On December 7, 2018, an offer was made to purchase the property for $3.2 million (“December Offer”). ECF No. 82 at 3. Since the Rabobank mortgage note had matured, and the prospect of foreclosure was looming, Dyson and Hebrank decided to accept this December Offer even though $3.2 million would be insufficient to pay all parties in full. Lowe Decl. ¶ 3. Dyson and Receiver agreed to accept discounted payments, and the SEC agreed to release its lien with no payment. Lowe Decl. ¶ 4. Specifically, Dyson agreed to accept $200, 000 (original amount was $285, 000) and Receiver agreed to accept $120, 000 (originally amount was $176, 000). ECF No. 80 at 8; ECF No. 82 at 6-7.

         On December 17, 2018, Lowe emailed Dyson confirming that Dyson and Hebrank would accept discounts at thirty and thirty-two percent, respectively. Dyson Decl., Ex 5. In this same email, Lowe wrote, “My plan is that the final distribution of the Receivership funds (after bills are paid and court approval) will be equally distributed by percentage of total remaining owed to each of you.” Dyson Decl. Ex. 5. Dyson claims that he relied on Lowe's December 17 email in agreeing to discount his trust deed. Dyson Decl. ¶ 15. However, on December 19, 2018, Lowe sent another email to Dyson and the SEC which contained escrow payoff demands for Dyson and the SEC; Rabobank's demand for their first trust deed payoff; and, in relevant part, an Estimated Closing Cash Flow (“ECCF”). Dyson Decl. Ex. 7. The ECCF includes a breakdown of the property purchase offer (i.e., $3.2 million) and the distributions to be allotted, noting $200, 000 will go to to Dyson (with the adjacent note, “Discounted demand to escrow -30%) and $120, 000 to Hebrank (with the adjacent note, “Discounted demand to escrow”). Id. Below this breakdown of fund distribution is a section titled “Total Owed” listing amounts for Dyson as $285, 000 and for Hebrank, $176, 000. Id.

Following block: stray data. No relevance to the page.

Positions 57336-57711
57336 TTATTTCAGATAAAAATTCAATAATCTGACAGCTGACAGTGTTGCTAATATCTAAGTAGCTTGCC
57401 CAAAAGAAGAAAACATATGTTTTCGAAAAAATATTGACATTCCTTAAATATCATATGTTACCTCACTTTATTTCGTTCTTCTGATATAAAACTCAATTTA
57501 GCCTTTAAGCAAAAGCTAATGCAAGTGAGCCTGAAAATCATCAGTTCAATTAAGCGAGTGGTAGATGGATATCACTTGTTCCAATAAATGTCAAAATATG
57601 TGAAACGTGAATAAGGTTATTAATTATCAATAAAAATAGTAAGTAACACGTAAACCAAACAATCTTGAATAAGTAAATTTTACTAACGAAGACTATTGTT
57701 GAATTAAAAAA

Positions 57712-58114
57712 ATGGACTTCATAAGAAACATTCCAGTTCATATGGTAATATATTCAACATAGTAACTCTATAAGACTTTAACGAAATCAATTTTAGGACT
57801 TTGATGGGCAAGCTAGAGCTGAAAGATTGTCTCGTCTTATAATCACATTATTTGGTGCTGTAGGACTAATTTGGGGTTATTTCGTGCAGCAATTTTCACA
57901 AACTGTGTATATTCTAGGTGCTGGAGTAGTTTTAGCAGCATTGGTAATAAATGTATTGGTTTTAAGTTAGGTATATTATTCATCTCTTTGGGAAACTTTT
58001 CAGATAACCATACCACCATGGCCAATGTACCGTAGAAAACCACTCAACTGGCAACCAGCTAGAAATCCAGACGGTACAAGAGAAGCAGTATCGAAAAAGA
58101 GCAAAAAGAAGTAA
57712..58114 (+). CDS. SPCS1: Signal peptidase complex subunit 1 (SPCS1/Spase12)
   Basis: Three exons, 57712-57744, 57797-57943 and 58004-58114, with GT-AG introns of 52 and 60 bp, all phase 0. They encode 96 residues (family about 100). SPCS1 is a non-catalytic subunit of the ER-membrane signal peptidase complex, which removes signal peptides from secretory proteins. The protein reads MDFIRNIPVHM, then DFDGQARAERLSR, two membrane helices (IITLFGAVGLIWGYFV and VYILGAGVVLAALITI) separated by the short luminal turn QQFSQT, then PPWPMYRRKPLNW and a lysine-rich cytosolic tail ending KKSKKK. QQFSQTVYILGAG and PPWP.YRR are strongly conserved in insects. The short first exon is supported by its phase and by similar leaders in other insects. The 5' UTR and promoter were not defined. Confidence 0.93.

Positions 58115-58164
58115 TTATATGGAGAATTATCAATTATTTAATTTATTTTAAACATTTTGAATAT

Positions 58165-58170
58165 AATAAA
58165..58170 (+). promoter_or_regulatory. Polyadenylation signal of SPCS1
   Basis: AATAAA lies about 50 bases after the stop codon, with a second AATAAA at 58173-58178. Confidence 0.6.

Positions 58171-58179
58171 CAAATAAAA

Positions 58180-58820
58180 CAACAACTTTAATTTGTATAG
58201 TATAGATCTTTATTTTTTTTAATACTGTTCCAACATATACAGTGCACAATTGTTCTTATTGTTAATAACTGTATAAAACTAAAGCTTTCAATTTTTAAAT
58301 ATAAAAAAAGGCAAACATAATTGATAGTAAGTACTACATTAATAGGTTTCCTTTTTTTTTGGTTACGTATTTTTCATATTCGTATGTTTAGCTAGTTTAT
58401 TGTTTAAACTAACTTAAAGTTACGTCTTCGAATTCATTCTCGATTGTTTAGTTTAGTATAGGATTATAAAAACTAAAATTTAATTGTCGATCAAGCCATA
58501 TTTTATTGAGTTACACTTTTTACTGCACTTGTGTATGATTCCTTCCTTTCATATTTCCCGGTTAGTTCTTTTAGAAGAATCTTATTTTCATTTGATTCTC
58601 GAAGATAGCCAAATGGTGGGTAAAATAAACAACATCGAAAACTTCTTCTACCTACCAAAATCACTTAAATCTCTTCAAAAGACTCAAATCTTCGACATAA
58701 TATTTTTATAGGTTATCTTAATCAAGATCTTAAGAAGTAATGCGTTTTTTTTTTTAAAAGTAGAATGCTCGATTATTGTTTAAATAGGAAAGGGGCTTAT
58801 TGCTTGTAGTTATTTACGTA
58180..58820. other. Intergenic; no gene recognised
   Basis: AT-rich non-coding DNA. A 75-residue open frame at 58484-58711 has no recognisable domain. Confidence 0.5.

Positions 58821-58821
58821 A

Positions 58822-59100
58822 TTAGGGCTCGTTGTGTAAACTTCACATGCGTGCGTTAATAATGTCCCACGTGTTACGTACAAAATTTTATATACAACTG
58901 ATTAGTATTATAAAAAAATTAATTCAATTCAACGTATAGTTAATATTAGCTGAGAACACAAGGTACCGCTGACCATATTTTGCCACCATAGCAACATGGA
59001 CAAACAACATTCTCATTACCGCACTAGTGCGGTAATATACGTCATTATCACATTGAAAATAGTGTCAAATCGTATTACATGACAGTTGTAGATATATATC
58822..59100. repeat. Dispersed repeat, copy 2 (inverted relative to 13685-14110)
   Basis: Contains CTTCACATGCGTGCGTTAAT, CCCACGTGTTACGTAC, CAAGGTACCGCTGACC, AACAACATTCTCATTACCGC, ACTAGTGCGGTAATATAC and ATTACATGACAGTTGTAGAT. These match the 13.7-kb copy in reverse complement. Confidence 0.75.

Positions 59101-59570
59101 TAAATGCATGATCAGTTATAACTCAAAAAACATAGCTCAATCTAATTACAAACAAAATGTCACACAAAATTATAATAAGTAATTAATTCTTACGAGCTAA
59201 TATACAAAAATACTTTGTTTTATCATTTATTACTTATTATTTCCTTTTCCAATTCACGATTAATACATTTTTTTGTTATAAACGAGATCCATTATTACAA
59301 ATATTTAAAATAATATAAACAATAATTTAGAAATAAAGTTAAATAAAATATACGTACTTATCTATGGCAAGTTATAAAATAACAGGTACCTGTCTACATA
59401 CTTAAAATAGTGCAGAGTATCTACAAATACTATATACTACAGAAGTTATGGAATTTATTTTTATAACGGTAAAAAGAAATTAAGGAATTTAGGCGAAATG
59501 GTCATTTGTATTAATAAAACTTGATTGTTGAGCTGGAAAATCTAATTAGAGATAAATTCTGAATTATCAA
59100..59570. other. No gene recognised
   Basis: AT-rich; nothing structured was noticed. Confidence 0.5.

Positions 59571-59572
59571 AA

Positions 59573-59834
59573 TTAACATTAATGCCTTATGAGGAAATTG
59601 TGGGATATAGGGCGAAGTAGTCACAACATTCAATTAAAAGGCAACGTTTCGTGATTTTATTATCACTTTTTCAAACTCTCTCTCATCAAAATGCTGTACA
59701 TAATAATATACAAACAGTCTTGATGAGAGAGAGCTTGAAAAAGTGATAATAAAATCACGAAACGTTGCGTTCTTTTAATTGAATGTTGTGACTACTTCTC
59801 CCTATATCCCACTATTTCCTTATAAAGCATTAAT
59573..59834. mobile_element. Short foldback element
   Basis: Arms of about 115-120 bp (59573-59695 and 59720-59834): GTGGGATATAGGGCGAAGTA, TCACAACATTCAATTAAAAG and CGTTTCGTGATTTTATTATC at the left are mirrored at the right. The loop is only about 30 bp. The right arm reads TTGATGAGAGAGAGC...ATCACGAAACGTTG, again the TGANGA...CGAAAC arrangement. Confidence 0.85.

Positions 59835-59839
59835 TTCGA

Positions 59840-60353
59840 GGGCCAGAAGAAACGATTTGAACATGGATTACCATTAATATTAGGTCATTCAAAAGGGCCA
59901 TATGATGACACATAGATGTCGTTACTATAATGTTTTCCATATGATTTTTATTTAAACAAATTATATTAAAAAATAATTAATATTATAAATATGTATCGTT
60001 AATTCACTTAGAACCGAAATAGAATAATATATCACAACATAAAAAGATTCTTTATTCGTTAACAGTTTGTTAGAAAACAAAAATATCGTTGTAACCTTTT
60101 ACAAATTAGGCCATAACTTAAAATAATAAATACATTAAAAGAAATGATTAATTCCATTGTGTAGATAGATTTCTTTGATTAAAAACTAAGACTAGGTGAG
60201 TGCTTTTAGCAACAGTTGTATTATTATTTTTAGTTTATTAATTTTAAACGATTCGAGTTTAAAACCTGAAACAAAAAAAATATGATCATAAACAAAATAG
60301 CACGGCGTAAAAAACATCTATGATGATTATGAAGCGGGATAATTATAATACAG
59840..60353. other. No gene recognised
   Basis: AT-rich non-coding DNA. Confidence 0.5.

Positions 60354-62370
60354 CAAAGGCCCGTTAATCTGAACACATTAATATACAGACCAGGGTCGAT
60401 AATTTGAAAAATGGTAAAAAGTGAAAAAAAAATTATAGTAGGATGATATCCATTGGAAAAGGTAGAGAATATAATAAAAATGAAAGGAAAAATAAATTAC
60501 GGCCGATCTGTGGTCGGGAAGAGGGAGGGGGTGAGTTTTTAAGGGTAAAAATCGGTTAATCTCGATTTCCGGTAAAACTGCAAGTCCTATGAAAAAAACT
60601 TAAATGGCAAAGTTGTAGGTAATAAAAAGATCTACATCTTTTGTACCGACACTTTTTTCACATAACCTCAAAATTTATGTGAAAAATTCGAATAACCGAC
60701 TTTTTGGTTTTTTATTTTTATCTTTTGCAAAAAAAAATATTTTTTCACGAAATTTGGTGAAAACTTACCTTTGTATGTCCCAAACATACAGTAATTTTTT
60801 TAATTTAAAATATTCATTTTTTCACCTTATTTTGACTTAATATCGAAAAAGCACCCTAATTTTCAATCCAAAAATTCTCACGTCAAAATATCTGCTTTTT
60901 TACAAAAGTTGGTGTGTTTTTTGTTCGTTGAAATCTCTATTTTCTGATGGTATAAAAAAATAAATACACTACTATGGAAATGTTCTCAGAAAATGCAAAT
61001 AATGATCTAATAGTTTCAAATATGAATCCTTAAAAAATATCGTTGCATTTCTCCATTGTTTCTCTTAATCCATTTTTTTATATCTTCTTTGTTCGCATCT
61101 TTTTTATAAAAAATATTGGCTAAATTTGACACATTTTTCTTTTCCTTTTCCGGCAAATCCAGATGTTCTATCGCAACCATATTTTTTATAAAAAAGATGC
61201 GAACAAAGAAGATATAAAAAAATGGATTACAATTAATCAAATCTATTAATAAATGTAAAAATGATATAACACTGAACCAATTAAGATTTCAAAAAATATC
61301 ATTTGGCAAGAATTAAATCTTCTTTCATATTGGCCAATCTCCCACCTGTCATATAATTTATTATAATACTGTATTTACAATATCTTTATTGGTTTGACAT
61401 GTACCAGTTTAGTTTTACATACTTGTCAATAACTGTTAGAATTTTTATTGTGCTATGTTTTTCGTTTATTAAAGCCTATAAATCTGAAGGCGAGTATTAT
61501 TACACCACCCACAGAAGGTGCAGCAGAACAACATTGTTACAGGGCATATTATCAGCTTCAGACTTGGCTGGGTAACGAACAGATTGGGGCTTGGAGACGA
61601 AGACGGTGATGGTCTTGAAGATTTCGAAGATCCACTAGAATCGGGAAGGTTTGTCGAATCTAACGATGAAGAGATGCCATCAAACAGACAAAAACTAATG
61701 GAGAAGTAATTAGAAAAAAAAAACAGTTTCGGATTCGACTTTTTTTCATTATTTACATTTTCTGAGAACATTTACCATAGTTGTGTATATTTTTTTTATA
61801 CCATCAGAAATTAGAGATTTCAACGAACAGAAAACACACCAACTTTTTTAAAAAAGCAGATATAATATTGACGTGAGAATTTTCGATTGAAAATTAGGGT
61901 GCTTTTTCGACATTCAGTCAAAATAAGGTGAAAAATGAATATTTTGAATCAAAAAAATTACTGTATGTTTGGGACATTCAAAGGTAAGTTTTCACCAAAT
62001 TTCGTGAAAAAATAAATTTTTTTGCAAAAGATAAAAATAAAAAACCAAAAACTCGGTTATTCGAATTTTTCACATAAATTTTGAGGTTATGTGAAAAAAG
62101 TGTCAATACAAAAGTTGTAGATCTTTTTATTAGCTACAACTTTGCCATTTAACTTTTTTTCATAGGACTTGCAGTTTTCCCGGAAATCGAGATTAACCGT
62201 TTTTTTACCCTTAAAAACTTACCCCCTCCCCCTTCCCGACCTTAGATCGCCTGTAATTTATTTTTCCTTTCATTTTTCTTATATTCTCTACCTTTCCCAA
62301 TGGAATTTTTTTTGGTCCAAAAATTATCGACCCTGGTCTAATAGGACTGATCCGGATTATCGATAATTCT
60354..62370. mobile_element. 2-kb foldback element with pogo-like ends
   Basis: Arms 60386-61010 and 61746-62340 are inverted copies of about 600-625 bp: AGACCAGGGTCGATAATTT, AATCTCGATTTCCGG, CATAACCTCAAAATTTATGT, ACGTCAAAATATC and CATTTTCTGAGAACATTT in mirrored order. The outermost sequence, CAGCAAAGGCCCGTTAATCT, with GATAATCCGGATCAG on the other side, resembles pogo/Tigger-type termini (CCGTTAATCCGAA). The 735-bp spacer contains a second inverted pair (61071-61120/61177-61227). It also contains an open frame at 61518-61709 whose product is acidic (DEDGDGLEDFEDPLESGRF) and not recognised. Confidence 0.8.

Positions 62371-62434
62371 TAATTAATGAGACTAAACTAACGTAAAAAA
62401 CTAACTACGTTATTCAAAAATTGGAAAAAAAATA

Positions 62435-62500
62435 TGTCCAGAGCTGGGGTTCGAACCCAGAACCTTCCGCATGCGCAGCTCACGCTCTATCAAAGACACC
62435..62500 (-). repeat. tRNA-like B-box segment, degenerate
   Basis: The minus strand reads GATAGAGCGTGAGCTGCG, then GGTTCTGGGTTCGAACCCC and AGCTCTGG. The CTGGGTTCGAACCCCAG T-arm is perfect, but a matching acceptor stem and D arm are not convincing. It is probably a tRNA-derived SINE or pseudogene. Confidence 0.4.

In most relevant part, the ECCF includes a paragraph stating that “[a]ny funds remaining within the Receivership after the payment of obligations, will be sent to the SEC in payment of their demand of remaining funds.” Id. The ECCF does not state any limits or conditions about the amount that should go to the SEC.

         Later that same day when Lowe sent the ECCF to Dyson, Dyson released his lien, and the $200, 000 was sent to Dyson. Lowe Decl., Ex. B. The sale of the LinMar Property officially closed on December 31, 2018. Hebrank alleges that Dyson verbally communicated his assent to the terms of the ECCF to Lowe, and then confirmed his agreement by signing the release of his lien and delivering it to escrow in exchange for the $200, 000 payment from escrow at the sale closing. ECF 80-1 at 12.

         On or around January 19, 2019, Lowe contacted the Receiver's staff to inform them that approximately $43, 450 remained in the post-judgment receivership account. ECF 80-1 at 9. These funds came primarily from the broker accepting a reduced commission on the sale, the buyer agreeing to split the escrow fees and provide a credit for certain remodeling work, as well as an insurance rebate. ECF 80-1 at 9; Lowe Decl., ¶ 5. Receiver's counsel contacted the SEC to notify them about the remaining funds, and counsel for SEC obtained approval for these funds to be distributed to the victims of the fraudulent scheme in the related SEC action. Id. A stipulation to that effect was sent to Dyson via email for his approval/review on June 5, 2019. Id. On June 13, 2019, Dyson replied claiming his reliance on Lowe's December 17, 2018 email, and his ...